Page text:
Disability Degree, Home Health Use May Signal Need for Patient Support in MM

Treatment receipt and home health (HH) care utilization differed in a large cohort of older adult patients with a new diagnosis of multiple myeloma (MM) according to their degree of prediagnosis functional disability, per data recently published in JCO Clinical Cancer Informatics.1

Outcomes were compared between patients 66 years and older who received HH care (n = 6850) and those who did not (n = 30,430) for an MM diagnosis received between 2010 and 2017, using Surveillance, Epidemiology, and End Results–Medicare linked data. The Outcome and Assessment Information Set (OASIS) provided the data on functional capacity of these individuals; this data set, from CMS, is a repository of skilled home health services administrative and clinical assessment information on Medicaid- or Medicare-reimbursable services provided to all adults 18 years and older. HH agencies have been required to report these data to CMS since 1999.2

Wife and husband with a disability together

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“Previous research reliant upon single-center studies at academic institutions and therapeutic clinical trials largely reflects MM populations that are often disproportionately fit compared with the general MM population,” the study authors wrote. “In this study, we evaluated associations between functional disability and treatment receipt/outcomes among older adults with newly diagnosed MM using a large, diverse, and more broadly generalizable nationwide data source.”

For their analysis, they considered a patient to have received HH if they had at least 1 OASIS assessment in the year leading up to their MM diagnosis.

HH recipients with MM were more likely to be older, with 26.8% and 38.6% being aged 76 to 81 years and 82 years or older vs 24.6% and 21.8%, respectively, of the patients who did not receive HH services. They were also more likely to be female (51.9% vs 43.0%), non-Hispanic Black (19.9% vs 17.2%), not married (62.3% vs 53.2%), to live in a county with a higher level of poverty (highest quartile, 25.2% vs 21.7%), and to have not completed high school (27.4% vs 24.5%).

The most prevalent degree of disability from MM was mild (34.5%), followed by severe (33.3%) and moderate (32.1%).

There was a significant difference in median (IQR) comorbid conditions among a subset of patients (n = 20,328) with Medicare Parts A and B continuous enrollment for the year before and after (or until death) their diagnosis who had fee-for-service (FFS) coverage. FFS HH recipients overwhelmingly more often had 2 or more comorbidities vs FFS non-HH recipients, at 74.9% vs 50.4%, and non-HH recipients were more likely to have no comorbidities (28.5% vs 12.5%) or 1 comorbidity (21.2% vs 12.6%).

There was a higher rate of 3-year mortality among the HH recipients vs the nonrecipients, at 67.3% vs 43.4%. However, the crude risk ratio for mortality did decrease from years 1 to 5 post diagnosis: year 1, 1.88 (95% CI, 1.82-1.94), vs year 5, 1.38 (95% CI, 1.35-1.40). In addition, at all levels of disability, HH recipients had a higher risk of death:

  • Mild disability: 1.43 (95% CI, 1.39-1.48)
  • Moderate disability: 1.53 (95% CI, 1.48-1.58)
  • Severe disability: 1.70 (95% CI, 1.65-1.75)

Regarding receipt of therapy, a higher degree of disability correlated with being less likely to receive MM therapy in the year following diagnosis. Compared with mild disability, those with severe disability were 30% less likely (HR, 0.70; 95% CI, 0.56-0.88) to receive MM-directed treatment, and compared with moderate disability, 37% less likely (HR, 0.63; 95% CI, 0.51-0.79). A moderate level of disability was linked to a 10% greater chance of treatment (HR, 1.10; 95% CI, 1.02-1.20).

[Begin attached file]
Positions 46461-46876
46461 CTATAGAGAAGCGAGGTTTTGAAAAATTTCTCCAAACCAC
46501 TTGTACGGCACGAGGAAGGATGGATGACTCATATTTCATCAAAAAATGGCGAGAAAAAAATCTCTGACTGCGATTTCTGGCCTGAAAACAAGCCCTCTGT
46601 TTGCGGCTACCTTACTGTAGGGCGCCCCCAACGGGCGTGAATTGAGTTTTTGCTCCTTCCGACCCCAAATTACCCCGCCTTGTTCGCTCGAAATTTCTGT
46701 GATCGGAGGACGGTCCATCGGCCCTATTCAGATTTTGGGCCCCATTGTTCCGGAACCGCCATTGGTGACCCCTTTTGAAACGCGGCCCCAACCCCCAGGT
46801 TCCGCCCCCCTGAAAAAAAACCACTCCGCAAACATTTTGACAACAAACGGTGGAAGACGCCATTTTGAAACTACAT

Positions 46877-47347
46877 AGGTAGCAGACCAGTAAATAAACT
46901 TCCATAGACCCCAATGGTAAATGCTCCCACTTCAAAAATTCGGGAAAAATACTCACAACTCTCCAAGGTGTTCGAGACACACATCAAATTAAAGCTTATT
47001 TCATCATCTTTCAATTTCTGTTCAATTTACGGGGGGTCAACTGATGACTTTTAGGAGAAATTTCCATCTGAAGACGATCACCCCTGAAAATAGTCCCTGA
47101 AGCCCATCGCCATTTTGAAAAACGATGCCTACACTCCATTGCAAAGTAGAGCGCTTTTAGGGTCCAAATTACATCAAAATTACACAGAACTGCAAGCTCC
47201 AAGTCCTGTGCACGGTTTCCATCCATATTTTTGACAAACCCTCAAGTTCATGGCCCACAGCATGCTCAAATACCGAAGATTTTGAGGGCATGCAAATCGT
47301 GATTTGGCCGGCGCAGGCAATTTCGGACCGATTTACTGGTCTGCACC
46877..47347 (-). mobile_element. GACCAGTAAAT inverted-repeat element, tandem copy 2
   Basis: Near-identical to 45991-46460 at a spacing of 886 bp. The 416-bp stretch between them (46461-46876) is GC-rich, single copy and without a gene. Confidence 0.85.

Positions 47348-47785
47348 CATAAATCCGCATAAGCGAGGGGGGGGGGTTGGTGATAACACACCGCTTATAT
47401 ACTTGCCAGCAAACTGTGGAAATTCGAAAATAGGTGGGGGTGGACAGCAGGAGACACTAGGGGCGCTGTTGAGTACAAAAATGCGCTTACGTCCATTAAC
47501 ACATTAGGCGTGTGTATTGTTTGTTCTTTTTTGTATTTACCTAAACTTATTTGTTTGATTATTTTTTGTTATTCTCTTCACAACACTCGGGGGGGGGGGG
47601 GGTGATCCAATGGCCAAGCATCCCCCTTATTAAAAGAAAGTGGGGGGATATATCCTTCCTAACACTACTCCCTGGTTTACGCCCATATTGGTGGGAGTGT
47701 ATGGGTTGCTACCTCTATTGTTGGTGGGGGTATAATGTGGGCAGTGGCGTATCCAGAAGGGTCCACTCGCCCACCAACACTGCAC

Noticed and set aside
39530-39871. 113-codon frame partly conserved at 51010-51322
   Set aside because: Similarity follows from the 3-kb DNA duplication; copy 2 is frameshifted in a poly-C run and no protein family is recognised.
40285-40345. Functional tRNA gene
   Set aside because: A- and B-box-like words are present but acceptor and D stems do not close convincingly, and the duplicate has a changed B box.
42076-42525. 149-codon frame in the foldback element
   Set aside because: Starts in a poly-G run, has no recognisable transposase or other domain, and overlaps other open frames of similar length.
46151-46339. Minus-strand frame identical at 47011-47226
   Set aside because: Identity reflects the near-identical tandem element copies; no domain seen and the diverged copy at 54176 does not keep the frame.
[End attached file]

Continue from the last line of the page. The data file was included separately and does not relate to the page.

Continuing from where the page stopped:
A subanalysis that investigated chemotherapy receipt showed that, again, greater disability meant a lesser likelihood of receiving intensive triplet therapy. Those with MM and severe disability had a 43% lesser likelihood (HR, 0.57; 95% CI, 0.35-0.93) than those with MM and mild disability.

Lastly, among those currently receiving HH services who had received them in the past, Medicare enrollees with mild disability had less emergency department (ED) visits and inpatient hospitalizations in the year after their diagnosis vs those with moderate or severe disability:

  • ED visits: vs moderate disability, –0.34 (95% CI, –0.50 to –0.18); vs severe disability, –0.57 (95% CI, –1.05 to –0.10)
  • Hospitalizations: vs moderate disability, –0.42 (95% CI, –0.54 to –0.30); vs severe disability, –0.50 (95% CI, –0.93 to –0.26)

The authors note that a principal strength of their findings is that they echo previous studies’ results on associations between disability and health outcomes among older adults with MM. Plus, the present analysis was conducted among a very large and diverse population compared with previous similar analyses conducted at academic medical centers or within clinical trials.

“Among older adults with MM receiving HH services, disability is a predictor of early mortality,” they concluded. “HH service receipt may also identify individuals who would most benefit from more thorough clinical assessments, such as geriatric assessment, to identify other areas of vulnerability and opportunities for management and supportive care.”

References

  1. Jensen CE, Kuo TM, LeBlanc MR, et al. Functional status associations with treatment receipt and outcomes among older adults newly diagnosed with multiple myeloma. JCO Clin Cancer Inform. Published online February 6, 2024. doi:10.1200/CCI.23.00214
  2. Home health quality reporting program. CMS. Updated October 4, 2023. Accessed February 7, 2024.

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